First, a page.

Rutledge’s new front door

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Rutledge artist Molly Lesnikowski's diorama of the Rutledge depot, at the depot, is now featured as the town's front door. Photo by Frankie Beers

Rutledge artist Molly Lesnikowski’s diorama of the Rutledge depot, at the depot, is now featured as the town’s front door. Photo by Frankie Beers

Rutledge News

By Frankie Beers

Frankie Beers

Frankie Beers

Welcome! If you haven’t taken a trip to Rutledge lately you’re missing out. We have a new “front” door– the new mural at the train depot taking you back to a simpler life, when passenger trains were the norm in a small Southern town like Rutledge.

Members of the Rutledge Garden Club support the promotion of Rutledge and have funded the different murals around town.

Garden Club member Cindy Ferguson suggested to the club that a mural for the train depot was needed to welcome visitors to our quaint town. Garden club member and artist Molly Lesnikowski was asked to come up with an idea for the mural. After much thought, she decided to reflect the past with the present.

Molly decided the mural needed to be three-dimensional, something that would stand out. A diorama. Molly said she always liked playing with paper dolls as a child and decided the mural needed to be life-sized and represent actual events. Molly had great help from her husband, Ed Hogan, with cutting and installing the figures and mural and also from artist Shannon Wright with some of the painting.

The newest mural portrays a picture in time:

The eastbound train has just left the station. Back in those days, men who worked on passenger trains lived on the train, in the caboose. The caboose was their home, complete with kitchen, bunk beds, etc. The young boy chasing the train is Richard Hubbard with a biscuit in his hand. Richard recalls as a child that he and his friends would run after the train looking for a special treat as it was leaving the station and the railroad crew in the caboose would throw the kids homemade biscuits.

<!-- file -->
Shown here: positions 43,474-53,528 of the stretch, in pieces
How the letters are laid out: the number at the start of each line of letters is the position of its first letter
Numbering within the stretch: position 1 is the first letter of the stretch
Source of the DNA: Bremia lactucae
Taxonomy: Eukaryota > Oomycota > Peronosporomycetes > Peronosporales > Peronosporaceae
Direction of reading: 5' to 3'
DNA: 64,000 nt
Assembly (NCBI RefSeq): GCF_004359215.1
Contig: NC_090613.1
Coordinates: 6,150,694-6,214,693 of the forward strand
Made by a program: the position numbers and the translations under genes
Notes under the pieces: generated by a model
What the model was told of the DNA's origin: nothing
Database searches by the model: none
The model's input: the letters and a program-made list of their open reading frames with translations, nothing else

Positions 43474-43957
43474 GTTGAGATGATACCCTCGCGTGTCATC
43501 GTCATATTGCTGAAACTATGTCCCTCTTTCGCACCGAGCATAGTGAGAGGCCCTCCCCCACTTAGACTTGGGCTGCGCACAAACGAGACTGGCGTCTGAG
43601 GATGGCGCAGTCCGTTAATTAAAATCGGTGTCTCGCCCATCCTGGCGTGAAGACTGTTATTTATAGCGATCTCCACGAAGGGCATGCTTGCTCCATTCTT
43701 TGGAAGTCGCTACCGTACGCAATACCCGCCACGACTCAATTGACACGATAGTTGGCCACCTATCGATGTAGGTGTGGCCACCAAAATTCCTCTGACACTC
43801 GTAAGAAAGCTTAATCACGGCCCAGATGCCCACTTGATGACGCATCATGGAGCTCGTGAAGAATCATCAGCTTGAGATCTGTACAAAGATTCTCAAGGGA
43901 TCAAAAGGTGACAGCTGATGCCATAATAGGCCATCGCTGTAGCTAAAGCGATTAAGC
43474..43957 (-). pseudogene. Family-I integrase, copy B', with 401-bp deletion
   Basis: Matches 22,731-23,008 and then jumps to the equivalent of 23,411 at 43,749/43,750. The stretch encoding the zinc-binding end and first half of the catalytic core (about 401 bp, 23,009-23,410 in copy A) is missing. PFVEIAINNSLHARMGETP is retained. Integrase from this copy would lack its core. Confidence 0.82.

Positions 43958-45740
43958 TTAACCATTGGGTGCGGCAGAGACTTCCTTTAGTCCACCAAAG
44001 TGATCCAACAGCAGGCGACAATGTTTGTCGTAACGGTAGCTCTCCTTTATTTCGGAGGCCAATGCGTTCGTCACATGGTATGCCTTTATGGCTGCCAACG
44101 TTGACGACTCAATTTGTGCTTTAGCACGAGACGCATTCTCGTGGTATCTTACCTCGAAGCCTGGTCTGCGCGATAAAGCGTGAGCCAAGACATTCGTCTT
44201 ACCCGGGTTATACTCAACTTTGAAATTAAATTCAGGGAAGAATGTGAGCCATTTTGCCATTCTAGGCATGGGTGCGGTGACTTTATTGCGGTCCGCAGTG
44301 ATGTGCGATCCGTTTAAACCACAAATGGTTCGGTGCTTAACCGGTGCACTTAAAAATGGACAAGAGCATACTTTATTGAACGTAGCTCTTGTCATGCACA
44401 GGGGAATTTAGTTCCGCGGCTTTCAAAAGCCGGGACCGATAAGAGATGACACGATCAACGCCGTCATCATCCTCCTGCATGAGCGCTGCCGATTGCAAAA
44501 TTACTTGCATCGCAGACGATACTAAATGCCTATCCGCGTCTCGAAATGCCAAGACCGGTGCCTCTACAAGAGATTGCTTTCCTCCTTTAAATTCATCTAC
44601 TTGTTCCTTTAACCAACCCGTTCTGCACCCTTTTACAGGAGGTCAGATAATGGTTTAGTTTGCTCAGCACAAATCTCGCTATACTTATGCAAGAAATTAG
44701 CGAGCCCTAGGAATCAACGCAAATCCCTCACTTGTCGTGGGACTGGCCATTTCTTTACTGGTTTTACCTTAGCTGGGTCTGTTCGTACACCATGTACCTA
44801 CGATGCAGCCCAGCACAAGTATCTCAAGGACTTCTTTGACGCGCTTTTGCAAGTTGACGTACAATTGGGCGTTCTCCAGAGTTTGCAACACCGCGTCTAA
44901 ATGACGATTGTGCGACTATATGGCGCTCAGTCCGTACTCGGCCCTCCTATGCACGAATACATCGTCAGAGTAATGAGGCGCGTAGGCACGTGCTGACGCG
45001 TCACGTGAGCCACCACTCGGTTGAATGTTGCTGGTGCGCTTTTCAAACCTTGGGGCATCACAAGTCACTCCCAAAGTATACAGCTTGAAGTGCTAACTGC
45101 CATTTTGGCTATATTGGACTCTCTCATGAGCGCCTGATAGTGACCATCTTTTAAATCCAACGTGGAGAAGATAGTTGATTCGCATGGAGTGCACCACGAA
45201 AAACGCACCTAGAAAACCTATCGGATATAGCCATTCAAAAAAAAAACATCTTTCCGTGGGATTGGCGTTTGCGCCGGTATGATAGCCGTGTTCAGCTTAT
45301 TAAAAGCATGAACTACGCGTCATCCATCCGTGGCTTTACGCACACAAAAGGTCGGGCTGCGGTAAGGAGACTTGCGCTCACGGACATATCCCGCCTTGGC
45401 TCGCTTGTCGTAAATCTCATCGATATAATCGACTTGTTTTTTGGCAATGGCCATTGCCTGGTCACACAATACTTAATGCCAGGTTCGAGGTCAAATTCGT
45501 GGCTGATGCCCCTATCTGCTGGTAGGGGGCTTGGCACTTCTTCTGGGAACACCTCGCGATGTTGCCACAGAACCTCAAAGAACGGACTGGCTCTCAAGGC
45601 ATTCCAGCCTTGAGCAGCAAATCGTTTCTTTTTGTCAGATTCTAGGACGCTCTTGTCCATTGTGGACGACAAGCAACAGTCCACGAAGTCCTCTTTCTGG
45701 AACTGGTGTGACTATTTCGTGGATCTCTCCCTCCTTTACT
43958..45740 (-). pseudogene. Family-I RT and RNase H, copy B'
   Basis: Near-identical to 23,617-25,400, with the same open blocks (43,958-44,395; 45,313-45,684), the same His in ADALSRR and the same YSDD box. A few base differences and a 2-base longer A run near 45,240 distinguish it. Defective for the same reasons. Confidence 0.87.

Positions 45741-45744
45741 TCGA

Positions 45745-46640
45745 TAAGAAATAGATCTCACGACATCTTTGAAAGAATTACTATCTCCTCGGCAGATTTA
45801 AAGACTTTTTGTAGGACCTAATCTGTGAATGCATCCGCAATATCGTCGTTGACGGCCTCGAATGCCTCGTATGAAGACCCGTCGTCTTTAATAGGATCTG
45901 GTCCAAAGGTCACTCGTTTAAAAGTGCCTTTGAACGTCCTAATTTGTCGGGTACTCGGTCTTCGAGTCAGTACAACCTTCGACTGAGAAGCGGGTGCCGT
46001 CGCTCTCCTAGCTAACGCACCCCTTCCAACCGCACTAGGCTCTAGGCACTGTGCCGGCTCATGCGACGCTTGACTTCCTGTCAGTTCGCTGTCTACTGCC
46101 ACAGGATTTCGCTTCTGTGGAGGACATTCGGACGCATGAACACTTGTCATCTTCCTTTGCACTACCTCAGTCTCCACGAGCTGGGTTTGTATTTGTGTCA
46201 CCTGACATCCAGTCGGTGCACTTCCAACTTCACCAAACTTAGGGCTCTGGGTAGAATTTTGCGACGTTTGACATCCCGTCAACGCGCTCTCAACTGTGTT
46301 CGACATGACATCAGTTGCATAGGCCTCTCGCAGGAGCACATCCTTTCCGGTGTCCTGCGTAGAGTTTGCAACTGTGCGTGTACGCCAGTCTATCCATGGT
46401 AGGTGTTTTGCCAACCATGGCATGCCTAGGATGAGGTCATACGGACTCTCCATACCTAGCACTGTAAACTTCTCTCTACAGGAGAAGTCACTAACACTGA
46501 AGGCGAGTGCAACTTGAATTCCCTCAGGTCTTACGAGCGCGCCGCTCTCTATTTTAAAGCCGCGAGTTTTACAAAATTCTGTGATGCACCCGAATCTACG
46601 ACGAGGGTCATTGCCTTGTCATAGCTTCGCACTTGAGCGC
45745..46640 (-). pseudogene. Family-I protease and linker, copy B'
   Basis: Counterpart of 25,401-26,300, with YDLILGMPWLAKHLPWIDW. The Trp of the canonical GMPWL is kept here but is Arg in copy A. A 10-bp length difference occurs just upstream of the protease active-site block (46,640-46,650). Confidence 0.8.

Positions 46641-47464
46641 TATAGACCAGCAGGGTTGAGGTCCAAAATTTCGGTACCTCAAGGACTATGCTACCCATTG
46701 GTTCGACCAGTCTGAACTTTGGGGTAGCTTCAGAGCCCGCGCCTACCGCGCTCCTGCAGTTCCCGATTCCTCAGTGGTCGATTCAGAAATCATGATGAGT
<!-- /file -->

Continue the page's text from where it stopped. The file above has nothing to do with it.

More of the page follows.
The dog is Spike, the unofficial town dog, who really belongs to Larry Medford. Spike makes his rounds around town just about every day, so the next time you visit here you’ll probably see him looking for a handout. However, he has never missed a meal.

The lady at the ticket office is purchasing a ticket for the next westbound train to Atlanta. We don’t know her story but if walls could talk, they might tell a very interesting tale.

The auto in the background depicts a 1930s Model A Coupe with the driver resembling Msgr. Peter Dora. Again, when you visit our town, you might be lucky enough to see Msgr. Dora in his 1930s Model A Sedan. He enjoys sharing his car with folks and giving rides to those interested.

The Station Master is on the platform checking the train’s departure and next arrival. Lastly, the train porter is moving luggage and what I believe to be an artist canvas alongside the luggage. I have a feeling the canvas represents Molly sending one of her canvas rugs to one of her out-of-town clients.

We’re proud of our town’s “front” door. There’s plenty to see and do. Come find out for yourself and experience our friendly town!

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